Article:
Low body mass index in long standing rheumatoid arthritis: relation to RA disease activity and functional indices

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S.M. Gamal
A.K. Alkemary *
M.A. Abdo
A.H.M. El Dakrony
(*) Corresponding Author:
A.K. Alkemary | alkhatib_alkemary@yahoo.com

Abstract

The aim of the work was to study the relationship between the body mass index (BMI) in longstanding rheumatoid arthritis (RA) and RA disease activity and functional indices. This study included 105 RA patients. For all patients, we recorded the presence of erosions on radiographs, the presence of subcutaneous nodules (SCN), the 28-tender joint count (TJC), 28-swollen joint count (SJC) scores, the visual analogue scale (VAS), physicians’ global assessments (PhGA), the erythrocyte sedimentation rate (ESR), and the rheumatoid factor (RF). The disease activity index (DAS28) and BMI were calculated and current treatment was recorded. Patients were divided into two groups: group I: BMI 25. Group I included 32 (30.5%) patients, whereas group II included 73 (69.5%) patients. There were statistically significant differences between the two groups regarding each of the following: SJC (p=0.006), erosions (p=0.006), DAS28 (p=0.016) and PhGA (p=0.007). All were higher in group I (underweight and normal) than in group II (overweight and obese). No statistically significant differences emerged regarding age (p=0.11), smoking (p=0.69), disease duration (p=0.46), TJC (p=0.14), SCN (p=1.00), HAQ (p=0.26), VAS (p=0.16), ESR (p=0.25), RF (p=0.54) and steroid cumulative dose (p=0.08). Low BMI in longstanding RA patients may indicate more active and erosive disease and it may be considered as a poor prognostic factor.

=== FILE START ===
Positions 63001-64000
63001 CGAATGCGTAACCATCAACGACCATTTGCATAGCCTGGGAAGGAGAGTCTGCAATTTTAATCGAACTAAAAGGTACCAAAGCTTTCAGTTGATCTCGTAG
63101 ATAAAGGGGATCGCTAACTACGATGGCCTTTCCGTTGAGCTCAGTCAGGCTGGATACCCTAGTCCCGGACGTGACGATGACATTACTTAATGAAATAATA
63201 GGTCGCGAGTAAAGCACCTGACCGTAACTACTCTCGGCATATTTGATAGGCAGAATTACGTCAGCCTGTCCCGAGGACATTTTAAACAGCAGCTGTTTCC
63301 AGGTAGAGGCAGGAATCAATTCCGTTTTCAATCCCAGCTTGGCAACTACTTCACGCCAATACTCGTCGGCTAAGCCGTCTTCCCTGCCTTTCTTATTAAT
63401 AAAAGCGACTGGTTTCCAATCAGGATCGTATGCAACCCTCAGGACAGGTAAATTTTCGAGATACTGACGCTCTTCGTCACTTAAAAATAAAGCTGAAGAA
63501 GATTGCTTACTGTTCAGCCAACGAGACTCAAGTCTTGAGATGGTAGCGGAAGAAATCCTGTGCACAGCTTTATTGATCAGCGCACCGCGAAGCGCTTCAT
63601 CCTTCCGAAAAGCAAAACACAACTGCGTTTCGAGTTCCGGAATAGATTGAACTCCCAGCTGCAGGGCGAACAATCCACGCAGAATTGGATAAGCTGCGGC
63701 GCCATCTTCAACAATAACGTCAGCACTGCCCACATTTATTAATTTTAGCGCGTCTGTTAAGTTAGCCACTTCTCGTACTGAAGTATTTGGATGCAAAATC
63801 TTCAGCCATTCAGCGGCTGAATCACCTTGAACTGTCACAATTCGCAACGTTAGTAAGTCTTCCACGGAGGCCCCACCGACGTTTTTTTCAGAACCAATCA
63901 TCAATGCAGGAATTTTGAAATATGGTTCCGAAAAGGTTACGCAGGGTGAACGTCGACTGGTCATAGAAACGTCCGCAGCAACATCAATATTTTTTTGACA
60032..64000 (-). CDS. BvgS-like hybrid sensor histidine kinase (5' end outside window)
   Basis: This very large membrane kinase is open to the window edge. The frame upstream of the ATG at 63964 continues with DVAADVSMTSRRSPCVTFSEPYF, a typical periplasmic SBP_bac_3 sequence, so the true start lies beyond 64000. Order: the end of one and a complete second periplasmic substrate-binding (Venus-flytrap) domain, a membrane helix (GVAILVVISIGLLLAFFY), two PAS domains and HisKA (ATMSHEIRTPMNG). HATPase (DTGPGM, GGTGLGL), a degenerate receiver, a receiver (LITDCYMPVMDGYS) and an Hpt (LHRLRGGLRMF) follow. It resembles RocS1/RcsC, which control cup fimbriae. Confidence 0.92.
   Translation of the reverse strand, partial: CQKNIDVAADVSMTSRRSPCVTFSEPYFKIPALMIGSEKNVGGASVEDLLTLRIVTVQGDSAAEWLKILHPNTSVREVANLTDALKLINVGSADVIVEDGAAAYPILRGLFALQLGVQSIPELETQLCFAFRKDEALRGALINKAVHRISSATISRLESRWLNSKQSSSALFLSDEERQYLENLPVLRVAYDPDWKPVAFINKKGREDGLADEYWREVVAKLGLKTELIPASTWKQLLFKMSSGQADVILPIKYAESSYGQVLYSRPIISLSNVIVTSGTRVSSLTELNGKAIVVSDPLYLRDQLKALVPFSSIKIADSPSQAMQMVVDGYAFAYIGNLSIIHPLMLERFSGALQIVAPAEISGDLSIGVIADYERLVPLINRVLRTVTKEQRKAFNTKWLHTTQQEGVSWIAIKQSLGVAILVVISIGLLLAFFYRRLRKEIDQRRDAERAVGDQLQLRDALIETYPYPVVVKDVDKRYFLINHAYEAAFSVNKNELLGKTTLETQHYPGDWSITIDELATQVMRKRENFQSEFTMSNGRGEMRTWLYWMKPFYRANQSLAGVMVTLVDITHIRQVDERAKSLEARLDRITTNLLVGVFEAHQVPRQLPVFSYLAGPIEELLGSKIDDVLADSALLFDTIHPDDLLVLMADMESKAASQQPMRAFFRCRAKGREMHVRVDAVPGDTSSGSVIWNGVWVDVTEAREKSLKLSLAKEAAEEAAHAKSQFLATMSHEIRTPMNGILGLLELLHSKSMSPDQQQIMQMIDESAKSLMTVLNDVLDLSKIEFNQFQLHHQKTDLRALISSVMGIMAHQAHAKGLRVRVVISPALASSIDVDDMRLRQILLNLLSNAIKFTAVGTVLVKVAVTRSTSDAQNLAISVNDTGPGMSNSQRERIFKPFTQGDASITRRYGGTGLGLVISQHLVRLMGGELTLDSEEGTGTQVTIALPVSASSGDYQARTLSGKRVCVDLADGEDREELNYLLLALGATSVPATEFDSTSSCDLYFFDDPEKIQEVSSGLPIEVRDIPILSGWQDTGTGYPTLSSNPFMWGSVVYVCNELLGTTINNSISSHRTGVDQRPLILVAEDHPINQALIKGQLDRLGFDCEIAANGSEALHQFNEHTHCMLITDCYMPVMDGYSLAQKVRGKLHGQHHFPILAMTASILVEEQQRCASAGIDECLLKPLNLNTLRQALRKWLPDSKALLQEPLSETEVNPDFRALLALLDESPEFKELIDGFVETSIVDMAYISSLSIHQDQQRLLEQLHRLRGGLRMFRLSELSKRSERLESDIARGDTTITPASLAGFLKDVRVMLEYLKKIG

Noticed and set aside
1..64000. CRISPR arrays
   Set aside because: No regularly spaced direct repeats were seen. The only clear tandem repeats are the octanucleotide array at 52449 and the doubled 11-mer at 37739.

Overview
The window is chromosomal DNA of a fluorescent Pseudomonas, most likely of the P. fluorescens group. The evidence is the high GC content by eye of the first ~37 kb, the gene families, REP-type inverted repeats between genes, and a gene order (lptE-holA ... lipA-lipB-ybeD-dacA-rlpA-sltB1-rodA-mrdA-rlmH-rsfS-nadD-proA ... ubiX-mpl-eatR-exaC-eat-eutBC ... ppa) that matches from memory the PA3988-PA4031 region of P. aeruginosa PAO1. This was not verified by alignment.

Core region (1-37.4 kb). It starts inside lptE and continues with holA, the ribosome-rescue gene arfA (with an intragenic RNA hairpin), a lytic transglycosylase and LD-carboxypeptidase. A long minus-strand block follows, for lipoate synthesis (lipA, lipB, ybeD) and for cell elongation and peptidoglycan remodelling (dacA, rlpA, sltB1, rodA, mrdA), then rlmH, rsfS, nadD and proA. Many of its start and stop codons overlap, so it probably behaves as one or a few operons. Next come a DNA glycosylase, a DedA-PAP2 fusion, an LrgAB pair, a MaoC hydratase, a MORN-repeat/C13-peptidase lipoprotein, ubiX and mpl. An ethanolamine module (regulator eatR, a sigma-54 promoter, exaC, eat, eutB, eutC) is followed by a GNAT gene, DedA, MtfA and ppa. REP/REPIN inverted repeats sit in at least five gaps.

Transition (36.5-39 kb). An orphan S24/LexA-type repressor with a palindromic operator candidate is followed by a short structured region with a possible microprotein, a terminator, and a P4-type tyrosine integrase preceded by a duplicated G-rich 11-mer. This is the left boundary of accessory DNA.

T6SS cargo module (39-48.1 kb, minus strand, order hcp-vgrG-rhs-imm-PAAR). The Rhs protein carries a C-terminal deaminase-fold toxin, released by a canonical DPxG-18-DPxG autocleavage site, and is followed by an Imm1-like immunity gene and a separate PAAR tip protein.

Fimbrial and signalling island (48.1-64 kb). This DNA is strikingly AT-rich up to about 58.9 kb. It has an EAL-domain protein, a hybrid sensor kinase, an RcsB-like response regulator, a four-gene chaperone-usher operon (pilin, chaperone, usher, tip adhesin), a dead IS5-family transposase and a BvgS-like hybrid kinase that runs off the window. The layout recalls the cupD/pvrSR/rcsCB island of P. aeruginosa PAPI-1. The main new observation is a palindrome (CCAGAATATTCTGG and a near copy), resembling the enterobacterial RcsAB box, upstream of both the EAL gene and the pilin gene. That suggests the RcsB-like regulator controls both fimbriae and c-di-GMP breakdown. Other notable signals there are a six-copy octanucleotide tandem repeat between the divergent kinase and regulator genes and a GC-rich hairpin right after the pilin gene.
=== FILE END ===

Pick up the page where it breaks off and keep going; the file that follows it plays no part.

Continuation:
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Author Biography

S.M. Gamal, Rheumatology and Rehabilitation Department, Faculty of Medicine, Cairo University

Assistant professor of Rheumatology and Rehabiliatation- Cairo university